Implant Design

Designed to fit your body

Over the last few decades there have been dramatic advances in total knee replacement. Computer-aided designs now do a better job of taking into account the anatomical differences between the female and male knee. The technology and innovation available in knee replacements today provide options that are in step with the needs of the active woman.

Shape, size and feel matter

Knee replacements have long been available in many sizes. Today’s modern designs are focused on smaller sized implants for women and larger for men, with a wide range of sizing in-between. Accurate sizing plays an important role in the success of knee implants.

The anatomy of the knee consists of bones, muscles, ligaments and cartilage that allow your knee to bend and straighten like a hinge on a door. When the cartilage in your knee wears away and the bones of your knee joint rub againsteach other, the pain becomes severe. During total knee replacement the damaged cartilage and bone of your knee joint are cut away and replaced with smooth, artificial implants, called prostheses, made of metal or another advanced material.

The best fit produces the best results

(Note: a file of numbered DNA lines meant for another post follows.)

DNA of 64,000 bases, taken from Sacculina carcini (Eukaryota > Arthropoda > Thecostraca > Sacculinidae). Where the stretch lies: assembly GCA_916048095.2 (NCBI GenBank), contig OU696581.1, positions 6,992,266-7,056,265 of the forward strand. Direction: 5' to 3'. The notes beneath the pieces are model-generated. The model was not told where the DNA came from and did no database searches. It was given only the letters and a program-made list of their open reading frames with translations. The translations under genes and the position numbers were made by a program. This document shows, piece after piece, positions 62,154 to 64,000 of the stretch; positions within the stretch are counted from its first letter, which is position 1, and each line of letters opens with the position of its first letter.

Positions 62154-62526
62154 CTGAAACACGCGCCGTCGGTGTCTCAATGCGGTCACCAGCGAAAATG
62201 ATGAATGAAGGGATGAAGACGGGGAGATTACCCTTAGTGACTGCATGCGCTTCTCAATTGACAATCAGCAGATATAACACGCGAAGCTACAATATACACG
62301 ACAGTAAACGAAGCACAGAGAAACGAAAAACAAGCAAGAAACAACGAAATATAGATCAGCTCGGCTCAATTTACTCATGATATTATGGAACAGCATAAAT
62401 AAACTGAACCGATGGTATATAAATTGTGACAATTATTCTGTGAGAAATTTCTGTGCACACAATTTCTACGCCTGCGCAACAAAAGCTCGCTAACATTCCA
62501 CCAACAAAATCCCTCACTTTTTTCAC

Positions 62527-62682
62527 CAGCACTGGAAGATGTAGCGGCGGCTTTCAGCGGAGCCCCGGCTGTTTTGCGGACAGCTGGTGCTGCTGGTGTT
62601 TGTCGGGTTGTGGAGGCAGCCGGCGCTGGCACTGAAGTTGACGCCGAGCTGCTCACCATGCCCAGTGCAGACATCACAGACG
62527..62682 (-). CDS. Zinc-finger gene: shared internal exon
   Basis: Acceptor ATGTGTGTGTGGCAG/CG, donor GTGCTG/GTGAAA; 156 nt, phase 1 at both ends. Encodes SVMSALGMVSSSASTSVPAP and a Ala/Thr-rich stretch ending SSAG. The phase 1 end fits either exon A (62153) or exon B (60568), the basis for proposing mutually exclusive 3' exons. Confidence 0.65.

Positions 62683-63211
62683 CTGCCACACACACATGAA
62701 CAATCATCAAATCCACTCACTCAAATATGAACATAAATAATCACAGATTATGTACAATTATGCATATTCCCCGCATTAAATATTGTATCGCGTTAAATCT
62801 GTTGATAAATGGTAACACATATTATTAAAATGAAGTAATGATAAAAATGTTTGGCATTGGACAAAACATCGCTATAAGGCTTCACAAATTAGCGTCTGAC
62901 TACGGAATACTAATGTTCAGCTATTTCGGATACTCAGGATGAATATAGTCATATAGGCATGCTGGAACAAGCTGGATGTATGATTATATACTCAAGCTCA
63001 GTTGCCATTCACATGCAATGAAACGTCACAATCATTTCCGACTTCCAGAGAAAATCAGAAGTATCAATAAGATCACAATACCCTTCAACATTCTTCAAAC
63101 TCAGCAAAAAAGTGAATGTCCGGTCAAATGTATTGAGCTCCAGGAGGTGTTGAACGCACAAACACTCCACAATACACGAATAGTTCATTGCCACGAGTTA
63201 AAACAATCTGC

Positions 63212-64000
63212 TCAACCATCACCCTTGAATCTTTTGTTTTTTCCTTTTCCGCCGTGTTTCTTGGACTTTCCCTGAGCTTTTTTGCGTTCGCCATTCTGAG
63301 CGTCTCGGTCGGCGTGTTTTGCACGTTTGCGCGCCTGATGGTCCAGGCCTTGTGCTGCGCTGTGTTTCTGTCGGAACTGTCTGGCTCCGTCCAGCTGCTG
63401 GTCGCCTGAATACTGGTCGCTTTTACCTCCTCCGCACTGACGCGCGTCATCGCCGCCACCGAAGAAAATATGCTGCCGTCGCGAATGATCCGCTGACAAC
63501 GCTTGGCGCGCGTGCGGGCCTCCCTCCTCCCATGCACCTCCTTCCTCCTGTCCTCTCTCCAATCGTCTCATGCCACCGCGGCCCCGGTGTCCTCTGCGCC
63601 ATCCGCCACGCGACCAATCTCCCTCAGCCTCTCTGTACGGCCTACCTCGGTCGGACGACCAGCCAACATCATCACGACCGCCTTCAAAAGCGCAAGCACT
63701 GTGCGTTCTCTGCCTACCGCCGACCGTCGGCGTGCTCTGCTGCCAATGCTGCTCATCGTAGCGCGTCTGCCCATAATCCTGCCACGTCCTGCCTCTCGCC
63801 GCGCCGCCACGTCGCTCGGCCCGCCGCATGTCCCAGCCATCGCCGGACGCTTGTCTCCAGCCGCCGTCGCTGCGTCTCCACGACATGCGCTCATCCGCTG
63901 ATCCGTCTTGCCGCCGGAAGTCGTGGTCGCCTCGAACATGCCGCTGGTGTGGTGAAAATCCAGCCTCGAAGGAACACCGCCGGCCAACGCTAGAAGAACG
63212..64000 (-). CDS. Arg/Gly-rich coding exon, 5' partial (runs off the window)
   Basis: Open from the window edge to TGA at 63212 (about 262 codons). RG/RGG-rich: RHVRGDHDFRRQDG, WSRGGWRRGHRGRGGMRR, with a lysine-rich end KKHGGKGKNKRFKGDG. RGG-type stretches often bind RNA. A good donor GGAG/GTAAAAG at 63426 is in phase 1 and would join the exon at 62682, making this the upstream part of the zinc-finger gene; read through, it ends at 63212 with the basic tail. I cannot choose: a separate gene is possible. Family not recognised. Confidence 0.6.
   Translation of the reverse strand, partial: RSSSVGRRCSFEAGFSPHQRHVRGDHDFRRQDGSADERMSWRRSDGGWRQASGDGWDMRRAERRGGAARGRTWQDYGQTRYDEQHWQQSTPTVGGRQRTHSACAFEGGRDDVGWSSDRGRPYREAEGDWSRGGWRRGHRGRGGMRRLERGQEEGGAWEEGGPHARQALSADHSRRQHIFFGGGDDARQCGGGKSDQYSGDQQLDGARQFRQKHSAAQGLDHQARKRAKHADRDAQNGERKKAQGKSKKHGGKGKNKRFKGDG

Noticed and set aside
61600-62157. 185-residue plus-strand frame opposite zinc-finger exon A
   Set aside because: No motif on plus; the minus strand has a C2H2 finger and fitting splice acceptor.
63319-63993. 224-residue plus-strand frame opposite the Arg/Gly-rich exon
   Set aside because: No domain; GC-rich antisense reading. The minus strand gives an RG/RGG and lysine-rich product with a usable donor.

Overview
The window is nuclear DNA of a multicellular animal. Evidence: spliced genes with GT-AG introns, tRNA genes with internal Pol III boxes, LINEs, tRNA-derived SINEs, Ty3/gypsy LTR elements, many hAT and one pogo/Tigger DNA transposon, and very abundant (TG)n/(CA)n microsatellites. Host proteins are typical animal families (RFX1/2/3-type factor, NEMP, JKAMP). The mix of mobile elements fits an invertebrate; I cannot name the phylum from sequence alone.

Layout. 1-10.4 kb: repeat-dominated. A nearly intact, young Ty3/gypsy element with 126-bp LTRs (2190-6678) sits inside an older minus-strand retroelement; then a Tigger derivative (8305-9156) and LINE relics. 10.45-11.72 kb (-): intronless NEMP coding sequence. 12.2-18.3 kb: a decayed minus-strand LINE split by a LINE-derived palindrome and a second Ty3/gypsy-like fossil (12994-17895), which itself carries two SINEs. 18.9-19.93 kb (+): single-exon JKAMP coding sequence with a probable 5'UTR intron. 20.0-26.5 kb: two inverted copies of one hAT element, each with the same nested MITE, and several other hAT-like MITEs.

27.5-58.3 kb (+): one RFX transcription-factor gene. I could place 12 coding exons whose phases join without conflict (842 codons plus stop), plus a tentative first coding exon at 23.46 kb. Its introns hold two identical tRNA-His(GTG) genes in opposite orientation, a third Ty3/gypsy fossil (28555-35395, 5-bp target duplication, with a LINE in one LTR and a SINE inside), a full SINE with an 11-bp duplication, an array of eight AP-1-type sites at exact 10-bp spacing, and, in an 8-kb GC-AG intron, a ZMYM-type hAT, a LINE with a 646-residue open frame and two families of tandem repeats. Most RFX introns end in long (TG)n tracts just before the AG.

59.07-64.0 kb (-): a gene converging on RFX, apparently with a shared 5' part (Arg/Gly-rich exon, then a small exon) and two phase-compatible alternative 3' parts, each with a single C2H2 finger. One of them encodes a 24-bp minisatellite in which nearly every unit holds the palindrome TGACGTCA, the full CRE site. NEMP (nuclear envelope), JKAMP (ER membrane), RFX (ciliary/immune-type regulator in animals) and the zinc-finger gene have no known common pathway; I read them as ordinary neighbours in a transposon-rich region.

Most knee implants are designed to feel and move as much like a real joint as possible. They are intended to accommodate the motions of your knee that allow you to bend, flex and extend during regular physical activity.

During total knee replacement surgery, your orthopaedic surgeon will take many measurements to ensure that your new implant will fit properly. Bone coverage is an important part of the design of your knee implant. If an implant is fitted incorrectly, it may extend slightly beyond the width of the bone, which can potentially damage the tendons and ligaments around your knee. This could lead to joint pain and an unnatural feeling as you walk.

That is why today’s implants have been designed to address the contours and dimensions of smaller bone sizing for women and larger for men, offering a more accurate fit and greater opportunities to regain your original range of motion. When an orthopaedic surgeon chooses the right implant for you, he will also consider your individual needs and the types of activity you would like to engage in after knee replacement surgery. Talk to your doctor to determine which implant is right for you.

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This web site contains general medical information and does not replace the medical advice of your physician. If you have questions about your medical condition or exercises, ask your doctor or health care provider.